Saturday, April 10, 2010

With And Without Eloquence

“Catch the eloquence and wring its neck” – an injunction and a rhetoric filter borrowed from Paul Verlaine’s poem  “Poetic Art”, a poem which follows me, day in and day out, in the cadence of my footfalls.

As if eloquence would be some small beast, dark gray and evasive, a bat of words that would dissolve under the cloak of the night. 

I would propose that poetry born in the absence of eloquence is a poetry of archaic rhythms, which projects us into a world full of the brutality of the archetypes, fundamentally represented through repetitions, contrasting images, geometric effects, improvisations and broken tempo's.

Some sort of primitive art, similar to the masks from Papua New Guinea, Minoan linear A and B writing or Aztec decorations. And, in terms of cultural experiences, as intriguing as these are.

In a pure Procrustes’ bed vein, I’ve searched for substantiating evidence on the internet, to support the view point noted above.

Here is a fragment from Jack Kerouac’s  Bowery Blues:

"I am hurt
I am scared
I want to live
I want to die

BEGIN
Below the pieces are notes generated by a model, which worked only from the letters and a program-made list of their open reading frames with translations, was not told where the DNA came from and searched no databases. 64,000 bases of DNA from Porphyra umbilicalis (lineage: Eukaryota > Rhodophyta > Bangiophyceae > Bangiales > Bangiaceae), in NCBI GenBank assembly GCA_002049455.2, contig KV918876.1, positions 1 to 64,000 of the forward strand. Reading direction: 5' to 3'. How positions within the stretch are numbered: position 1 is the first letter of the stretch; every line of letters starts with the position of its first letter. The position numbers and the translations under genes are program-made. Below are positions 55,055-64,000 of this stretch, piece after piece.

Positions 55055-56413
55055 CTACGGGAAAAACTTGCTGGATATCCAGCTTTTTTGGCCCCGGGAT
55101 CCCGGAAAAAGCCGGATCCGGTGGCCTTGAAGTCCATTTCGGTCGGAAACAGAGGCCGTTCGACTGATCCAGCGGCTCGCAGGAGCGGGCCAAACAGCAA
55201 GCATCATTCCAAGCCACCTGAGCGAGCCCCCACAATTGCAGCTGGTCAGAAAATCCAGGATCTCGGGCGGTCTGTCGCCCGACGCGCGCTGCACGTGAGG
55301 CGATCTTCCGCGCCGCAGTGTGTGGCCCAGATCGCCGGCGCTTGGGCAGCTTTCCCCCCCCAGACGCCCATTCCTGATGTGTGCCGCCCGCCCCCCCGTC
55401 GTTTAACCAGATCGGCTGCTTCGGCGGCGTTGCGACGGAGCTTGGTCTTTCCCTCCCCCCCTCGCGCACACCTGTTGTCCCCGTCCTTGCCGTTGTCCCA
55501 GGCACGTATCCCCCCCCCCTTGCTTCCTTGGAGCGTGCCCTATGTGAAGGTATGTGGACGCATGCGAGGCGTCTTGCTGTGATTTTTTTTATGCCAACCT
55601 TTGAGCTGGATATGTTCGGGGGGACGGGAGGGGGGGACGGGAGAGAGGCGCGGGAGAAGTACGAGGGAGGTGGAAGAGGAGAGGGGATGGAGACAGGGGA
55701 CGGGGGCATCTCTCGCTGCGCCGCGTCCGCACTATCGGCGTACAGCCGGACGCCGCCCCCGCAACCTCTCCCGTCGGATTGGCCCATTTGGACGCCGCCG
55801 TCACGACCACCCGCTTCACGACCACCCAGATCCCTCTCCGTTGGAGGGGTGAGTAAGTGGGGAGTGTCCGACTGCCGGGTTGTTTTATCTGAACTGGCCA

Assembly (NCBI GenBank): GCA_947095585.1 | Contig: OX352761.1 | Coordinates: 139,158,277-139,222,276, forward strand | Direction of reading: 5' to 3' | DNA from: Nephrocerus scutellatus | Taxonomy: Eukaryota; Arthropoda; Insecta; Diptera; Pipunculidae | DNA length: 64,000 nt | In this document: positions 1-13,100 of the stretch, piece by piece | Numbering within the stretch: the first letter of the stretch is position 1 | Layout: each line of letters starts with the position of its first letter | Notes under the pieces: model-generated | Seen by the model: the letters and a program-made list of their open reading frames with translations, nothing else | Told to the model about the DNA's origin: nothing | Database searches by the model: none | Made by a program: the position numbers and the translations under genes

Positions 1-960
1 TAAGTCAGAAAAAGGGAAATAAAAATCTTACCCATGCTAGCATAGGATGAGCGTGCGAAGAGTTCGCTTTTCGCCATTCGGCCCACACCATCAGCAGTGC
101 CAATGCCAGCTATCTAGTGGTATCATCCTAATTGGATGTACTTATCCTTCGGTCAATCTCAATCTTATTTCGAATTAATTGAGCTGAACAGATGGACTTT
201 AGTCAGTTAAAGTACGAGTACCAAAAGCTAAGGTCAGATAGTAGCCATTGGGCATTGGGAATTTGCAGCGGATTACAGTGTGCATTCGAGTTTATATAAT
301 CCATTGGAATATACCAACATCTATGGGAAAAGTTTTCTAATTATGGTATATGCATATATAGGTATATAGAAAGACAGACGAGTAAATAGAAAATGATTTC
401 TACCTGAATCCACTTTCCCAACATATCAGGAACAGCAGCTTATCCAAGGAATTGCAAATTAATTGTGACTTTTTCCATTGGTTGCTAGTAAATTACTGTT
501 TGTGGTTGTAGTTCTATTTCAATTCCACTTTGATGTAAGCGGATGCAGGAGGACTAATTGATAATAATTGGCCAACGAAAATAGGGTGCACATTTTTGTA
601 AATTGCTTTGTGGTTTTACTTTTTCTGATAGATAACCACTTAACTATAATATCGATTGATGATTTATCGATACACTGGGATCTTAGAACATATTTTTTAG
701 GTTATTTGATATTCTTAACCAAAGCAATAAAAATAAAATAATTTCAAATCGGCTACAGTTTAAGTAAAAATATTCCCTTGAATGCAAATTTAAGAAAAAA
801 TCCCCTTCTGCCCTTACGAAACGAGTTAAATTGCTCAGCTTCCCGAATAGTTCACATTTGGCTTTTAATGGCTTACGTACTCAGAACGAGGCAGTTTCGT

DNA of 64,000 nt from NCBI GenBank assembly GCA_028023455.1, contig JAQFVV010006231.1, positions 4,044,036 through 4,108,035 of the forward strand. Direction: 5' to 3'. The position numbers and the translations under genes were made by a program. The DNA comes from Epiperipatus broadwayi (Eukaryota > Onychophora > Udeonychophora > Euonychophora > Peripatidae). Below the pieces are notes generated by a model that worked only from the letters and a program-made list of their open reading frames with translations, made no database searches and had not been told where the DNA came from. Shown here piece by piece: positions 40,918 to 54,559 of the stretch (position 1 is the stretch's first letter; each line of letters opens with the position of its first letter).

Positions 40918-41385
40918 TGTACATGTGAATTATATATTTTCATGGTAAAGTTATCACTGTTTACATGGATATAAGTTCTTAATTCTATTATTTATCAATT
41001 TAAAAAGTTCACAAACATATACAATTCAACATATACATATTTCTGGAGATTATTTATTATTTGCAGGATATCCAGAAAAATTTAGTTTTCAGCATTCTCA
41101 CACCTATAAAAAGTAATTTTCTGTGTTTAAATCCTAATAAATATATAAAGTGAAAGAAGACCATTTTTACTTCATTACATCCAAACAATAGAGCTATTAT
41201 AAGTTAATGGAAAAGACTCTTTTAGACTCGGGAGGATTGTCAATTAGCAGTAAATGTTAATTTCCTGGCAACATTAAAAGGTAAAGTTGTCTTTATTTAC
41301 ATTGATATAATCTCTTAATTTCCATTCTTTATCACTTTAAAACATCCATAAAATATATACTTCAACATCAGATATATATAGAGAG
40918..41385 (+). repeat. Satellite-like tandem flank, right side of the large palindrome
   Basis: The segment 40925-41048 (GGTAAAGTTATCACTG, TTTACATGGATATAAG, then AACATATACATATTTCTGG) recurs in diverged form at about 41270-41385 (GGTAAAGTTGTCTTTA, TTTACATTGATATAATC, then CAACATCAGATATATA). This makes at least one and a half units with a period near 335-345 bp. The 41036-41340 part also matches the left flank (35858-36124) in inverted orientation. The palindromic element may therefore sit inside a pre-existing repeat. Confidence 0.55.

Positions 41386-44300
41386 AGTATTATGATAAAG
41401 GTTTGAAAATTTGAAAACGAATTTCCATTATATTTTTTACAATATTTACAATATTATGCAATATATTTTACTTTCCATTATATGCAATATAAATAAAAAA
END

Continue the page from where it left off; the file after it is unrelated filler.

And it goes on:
I don't know
Where to turn
In the Void
And when
To cut

A fragment from Jacques Prevert’s poem “Sables Mouvantes” (Quick sands):

"In the distance the sea has receded
like an algae slowly caressed by the wind
you move, in sands of the bed, dreaming. "

Finally a quote from a poem by Umberto Saba translated into English by Katherine Johnson

"My spade
bangs against stones in the underbrush. I must
excavate far down. Like someone searching for treasure."


Wine and Words said...

"a poem which follows me, day in and day out, in the cadence of my footfalls". There are many of these for me, all found here in blogdom! Imagine that! Thank you for stopping by my place. It is a pleasure to have you. Welcome back, as you please, for new friendships are always in the air come spring.

robert said...

I'm a little confused. You've said that "poetry born in the absence of eloquence is a poetry of archaic rhythms (...) and broken tempo's".
Maybe you're right! But I believe it has a deeper understanding.

nothingprofound said...

"Catch the eloquence and wring its neck"-strange dictum from a poet whose work is the very definition of eloquence. As for me, I look for the eloquent and elegant wherever I can find it.

Genevieve said...

Touch me with words is all I ask of any writer.

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